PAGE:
For example a study of commuters might conclude the core category is 'going to work' and a study of teenagers could settle on 'growing up'.
A core category should:
The core category gives central meaning to the conclusions of the research and is often the 'holy grail' that the researcher is seeking. It is the main theme of the situation and may represent a central problem or issue for the people involved.
Once the core category is identified, then other related categories can be linked to it, leading to an integrated and coherent explanation of the subject of research.
Axial coding occurs where there is a strong focus on discovering codes around a single category, for example looking for interactions, strategies and so on that relate to the category. For example in a category of 'greeting', there may be a search for encounters with others, talk about previous encounters and emotional impacts from meeting others.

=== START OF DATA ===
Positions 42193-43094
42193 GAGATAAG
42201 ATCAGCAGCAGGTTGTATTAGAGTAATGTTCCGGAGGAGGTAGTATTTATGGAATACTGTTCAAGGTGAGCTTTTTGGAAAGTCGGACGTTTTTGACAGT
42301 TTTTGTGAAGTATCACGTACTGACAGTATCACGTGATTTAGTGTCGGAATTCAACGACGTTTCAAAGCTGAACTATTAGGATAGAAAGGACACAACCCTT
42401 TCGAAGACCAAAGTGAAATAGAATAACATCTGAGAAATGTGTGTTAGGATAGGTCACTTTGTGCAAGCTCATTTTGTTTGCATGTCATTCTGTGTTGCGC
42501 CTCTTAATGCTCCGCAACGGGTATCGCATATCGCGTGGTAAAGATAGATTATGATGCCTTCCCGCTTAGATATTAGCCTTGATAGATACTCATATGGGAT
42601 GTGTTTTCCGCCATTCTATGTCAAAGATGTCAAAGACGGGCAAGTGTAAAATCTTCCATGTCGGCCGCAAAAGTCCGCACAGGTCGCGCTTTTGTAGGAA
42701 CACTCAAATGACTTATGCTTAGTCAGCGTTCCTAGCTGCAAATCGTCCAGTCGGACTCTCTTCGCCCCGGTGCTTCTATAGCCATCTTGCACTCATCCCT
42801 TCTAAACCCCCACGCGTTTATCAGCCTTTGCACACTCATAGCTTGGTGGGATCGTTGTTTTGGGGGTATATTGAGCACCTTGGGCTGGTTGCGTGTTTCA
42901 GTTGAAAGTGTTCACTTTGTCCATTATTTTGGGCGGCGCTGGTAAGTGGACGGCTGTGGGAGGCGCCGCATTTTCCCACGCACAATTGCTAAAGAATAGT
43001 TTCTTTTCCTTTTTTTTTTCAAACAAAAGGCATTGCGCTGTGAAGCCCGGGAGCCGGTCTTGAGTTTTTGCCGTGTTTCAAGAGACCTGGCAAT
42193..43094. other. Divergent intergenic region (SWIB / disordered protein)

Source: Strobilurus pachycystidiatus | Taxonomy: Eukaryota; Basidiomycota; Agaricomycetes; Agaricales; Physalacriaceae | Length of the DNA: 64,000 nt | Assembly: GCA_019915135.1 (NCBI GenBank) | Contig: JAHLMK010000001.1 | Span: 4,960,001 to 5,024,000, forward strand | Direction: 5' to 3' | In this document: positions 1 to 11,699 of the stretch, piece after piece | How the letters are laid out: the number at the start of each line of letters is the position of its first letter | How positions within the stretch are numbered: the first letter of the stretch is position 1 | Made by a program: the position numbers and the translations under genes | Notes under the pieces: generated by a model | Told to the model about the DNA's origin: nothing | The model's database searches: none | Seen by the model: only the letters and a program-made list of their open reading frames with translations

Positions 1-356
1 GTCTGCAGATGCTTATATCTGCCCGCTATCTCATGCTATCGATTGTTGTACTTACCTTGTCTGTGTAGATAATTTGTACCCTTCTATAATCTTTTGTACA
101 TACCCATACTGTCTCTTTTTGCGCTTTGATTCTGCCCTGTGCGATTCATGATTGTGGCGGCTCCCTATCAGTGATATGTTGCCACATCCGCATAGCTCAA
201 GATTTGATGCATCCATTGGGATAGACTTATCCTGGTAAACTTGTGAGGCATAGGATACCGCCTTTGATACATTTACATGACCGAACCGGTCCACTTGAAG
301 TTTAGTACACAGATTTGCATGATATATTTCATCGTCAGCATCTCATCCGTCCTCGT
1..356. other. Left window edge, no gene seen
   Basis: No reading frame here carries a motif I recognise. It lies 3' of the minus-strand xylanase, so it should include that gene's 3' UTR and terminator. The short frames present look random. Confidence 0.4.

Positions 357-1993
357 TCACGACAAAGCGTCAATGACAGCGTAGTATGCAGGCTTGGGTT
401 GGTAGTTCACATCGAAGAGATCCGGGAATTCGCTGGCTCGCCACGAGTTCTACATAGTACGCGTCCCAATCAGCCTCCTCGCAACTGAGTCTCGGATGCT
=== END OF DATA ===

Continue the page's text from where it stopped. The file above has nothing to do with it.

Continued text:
Axial coding can also be used to develop categories, seeking relationships that will expose a category. Where open coding is about identification and naming, axial coding is about links and relationships.
Strauss and Corbin (1990) identify a Paradigm Model by which coding looks for:
Axial coding may be done at any time, even before firm categories are identified, for example when a code of 'rain' is first encountered, then an exploration of the impacts and importance of rain may ensue.
Axial coding also helps identify relationships between categories and the links that create a web of meaning for the people under study.
Selective coding is even more focused as it works around the core category, looking specifically for links to it and how it may or may not be the heart of the matter. This particularly helps with integration of categories.
When theory is being developed, 'triangulation' is finding a third element outside of the cause and effect items to corroborate apparent relationships. Where possible, quantitative data may be sought to triangulate qualitative findings.
Glaser, B. and Strauss, A. (1967). The discovery of grounded theory. Chicago: Aldine
Strauss, A. and Corbin, J. (1990). Basics of Qualitative Research, Newbury Park, CA: Sage